• 1 crushed / minced garlic clove

fb_img_1485928889054All you have to do is put all the ingredients together into a bowl…and stir away until they are combined.

Leave for a bit to the side to let all the flavours marinate and then serve however you fancy it…on simple griddled bread is my fave so far but its also sensational on baked sweet potato.

Please try this. Its absolutely amazing and one of the simplest things I have ever served up. Tomato JOY.

Its getting hot in here…the story of my sweet chilli jam.

This week I had one of life’s epiphanies. It was about jam. Chilli jam, to be specific.

2017-01-17 19.31.10.jpgThe epiphany..? Its easy to make. I’ve been spending money for years on gorgeous, delicious, organic sweet chilli jams from delis all over the country and yet it had never occurred to me to try to make my own. I assumed it involved a lot of elbow grease, took hours and hours and was fairly complex. All stories I had made up in my own head with no grounding in anything whatsoever.

Historically, I don’t have a great relationship with jams. Since my sister and I worked on a fruit picking farm as teenagers hoping to make our millions, I have barely touched the stuff to be honest. It was one of those ‘now that I know what’s in it I don’t want to eat it any more’ moments. I won’t go into detail for any jam lovers out there. I’d hate to spoil your breakfast 😉

Suffice to say, I really have no interest in jam, apart from the odd occasional green or red chilli jam which for some reason my brain excuses (isn’t the brain amazing). I think its because I was picking sweet fruit for jam and for some reason my brain has decided that chilli probably doesn’t share the same fate as fruits in the jam picking process, who knows. Anyway, the point is…I LIKE CHILLI JAM.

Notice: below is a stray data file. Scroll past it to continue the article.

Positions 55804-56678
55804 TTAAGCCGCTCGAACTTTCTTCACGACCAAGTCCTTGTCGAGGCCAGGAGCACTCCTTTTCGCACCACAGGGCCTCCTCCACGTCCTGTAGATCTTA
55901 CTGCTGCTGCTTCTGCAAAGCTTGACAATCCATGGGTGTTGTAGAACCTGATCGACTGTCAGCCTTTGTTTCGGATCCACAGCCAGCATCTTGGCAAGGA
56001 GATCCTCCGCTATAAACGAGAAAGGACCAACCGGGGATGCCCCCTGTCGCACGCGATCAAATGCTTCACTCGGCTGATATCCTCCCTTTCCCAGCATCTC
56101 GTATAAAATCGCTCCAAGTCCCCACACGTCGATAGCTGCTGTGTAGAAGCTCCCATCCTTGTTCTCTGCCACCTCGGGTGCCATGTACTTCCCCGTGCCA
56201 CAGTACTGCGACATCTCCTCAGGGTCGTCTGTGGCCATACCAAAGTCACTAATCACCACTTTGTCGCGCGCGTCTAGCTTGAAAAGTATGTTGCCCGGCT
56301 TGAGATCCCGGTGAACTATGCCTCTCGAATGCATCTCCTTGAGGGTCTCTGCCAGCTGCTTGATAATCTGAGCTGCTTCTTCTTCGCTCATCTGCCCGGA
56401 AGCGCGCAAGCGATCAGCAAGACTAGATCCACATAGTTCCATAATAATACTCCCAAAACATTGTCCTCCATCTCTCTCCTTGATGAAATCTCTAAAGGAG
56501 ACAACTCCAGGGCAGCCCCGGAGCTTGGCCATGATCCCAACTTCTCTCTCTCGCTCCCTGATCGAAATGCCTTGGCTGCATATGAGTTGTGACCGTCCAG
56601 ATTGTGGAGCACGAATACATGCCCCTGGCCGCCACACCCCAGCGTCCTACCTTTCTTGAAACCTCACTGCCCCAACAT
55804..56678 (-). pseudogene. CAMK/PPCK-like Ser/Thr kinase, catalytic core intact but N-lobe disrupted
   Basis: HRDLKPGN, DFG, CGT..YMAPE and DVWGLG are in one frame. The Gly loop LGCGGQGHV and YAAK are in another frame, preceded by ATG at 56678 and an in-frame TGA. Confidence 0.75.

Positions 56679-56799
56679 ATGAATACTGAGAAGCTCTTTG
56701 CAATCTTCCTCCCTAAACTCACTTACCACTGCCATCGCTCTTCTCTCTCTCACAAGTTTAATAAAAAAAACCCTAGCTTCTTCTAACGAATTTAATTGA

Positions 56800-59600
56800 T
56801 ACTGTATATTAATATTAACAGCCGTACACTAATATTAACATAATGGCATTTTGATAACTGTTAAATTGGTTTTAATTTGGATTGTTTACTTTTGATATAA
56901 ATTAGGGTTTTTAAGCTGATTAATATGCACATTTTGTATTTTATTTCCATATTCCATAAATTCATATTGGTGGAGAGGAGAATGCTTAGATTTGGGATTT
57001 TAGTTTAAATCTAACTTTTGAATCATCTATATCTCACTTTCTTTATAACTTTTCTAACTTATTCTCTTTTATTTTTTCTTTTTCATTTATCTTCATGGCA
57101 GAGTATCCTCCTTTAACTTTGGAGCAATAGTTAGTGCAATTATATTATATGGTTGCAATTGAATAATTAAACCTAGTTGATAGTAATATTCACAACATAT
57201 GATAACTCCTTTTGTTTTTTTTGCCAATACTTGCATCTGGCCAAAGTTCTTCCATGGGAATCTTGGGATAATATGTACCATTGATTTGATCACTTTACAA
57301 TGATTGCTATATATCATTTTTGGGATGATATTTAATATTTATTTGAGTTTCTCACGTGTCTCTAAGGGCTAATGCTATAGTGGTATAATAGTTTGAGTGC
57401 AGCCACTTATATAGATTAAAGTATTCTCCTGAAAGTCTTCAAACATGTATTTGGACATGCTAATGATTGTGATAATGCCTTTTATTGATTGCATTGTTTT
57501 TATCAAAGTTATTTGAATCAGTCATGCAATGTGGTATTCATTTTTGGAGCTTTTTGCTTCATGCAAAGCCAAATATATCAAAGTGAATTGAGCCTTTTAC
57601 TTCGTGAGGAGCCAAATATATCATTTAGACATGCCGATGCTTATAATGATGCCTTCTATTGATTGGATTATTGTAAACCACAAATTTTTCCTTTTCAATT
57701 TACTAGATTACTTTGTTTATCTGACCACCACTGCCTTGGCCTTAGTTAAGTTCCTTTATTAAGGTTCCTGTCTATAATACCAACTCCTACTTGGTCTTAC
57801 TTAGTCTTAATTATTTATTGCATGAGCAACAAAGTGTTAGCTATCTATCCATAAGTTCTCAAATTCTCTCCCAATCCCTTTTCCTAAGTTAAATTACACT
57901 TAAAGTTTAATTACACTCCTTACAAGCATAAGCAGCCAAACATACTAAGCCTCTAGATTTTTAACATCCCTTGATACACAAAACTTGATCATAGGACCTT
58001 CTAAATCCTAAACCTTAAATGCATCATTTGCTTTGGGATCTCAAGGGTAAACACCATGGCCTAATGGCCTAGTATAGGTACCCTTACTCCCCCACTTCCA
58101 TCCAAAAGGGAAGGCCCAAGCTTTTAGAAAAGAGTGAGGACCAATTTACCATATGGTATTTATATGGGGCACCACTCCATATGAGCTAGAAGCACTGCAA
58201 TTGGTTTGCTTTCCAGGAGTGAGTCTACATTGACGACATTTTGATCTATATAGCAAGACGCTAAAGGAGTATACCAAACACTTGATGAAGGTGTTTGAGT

My husband and I have this amazingly stoic chilli plant on our balcony which every year threatens to cark it and somehow, every year, makes it through. Its into its 5th year now and I think this year was the most bumper of any years in terms of yield. We have chilli galore and I commented to him, ‘what on earth are we going to do with all of this chilli?’ ….and there was the epiphany. Somewhere in my brain a little light went on and I thought…ok…dammit…I’ll try to make my own.

So on Weds, as a complete jam making virgin, I entered into the unchartered world of making your own jams with no idea whatsoever what I was doing or whether it would taste good / set or whether I was about to waste a beautiful yield of fresh, organic, home grown chilli on a whim. 

How did I begin? I simply googled sweet chilli jam and followed the first recipe I found which was lucky as I had all the ingredients in the cupboard. It’s this one:


The ingredients were pretty simple:

  • 8 red pepper, deseeded and roughly chopped
  • 10 red chilli roughly chopped
  • finger-sized piece fresh root ginger, peeled and roughly chopped
  • 8 garlic clove, peeled
  • 400g can cherry tomatoes
  • 750g golden caster sugar
  • 250ml red wine vinegar

I added a few of my own along the way (up to you if you want to follow suite):

  1. 2 tablespoons Apple sauce
  2. 2 tablespoons agar agar powder (as I wasn’t convinced it would set having never tried it before)
  3. 5 tomatoes with skins at blending stage
  4. Another 100g caster sugar as when tasting close to the end it was a tad too spicy still for me

2017-01-17-18-10-47The method was also bonkers simple. Literally there are no cooking skills involved in this recipe except chopping, blending and stirring. If you can do that…you can make your own jam.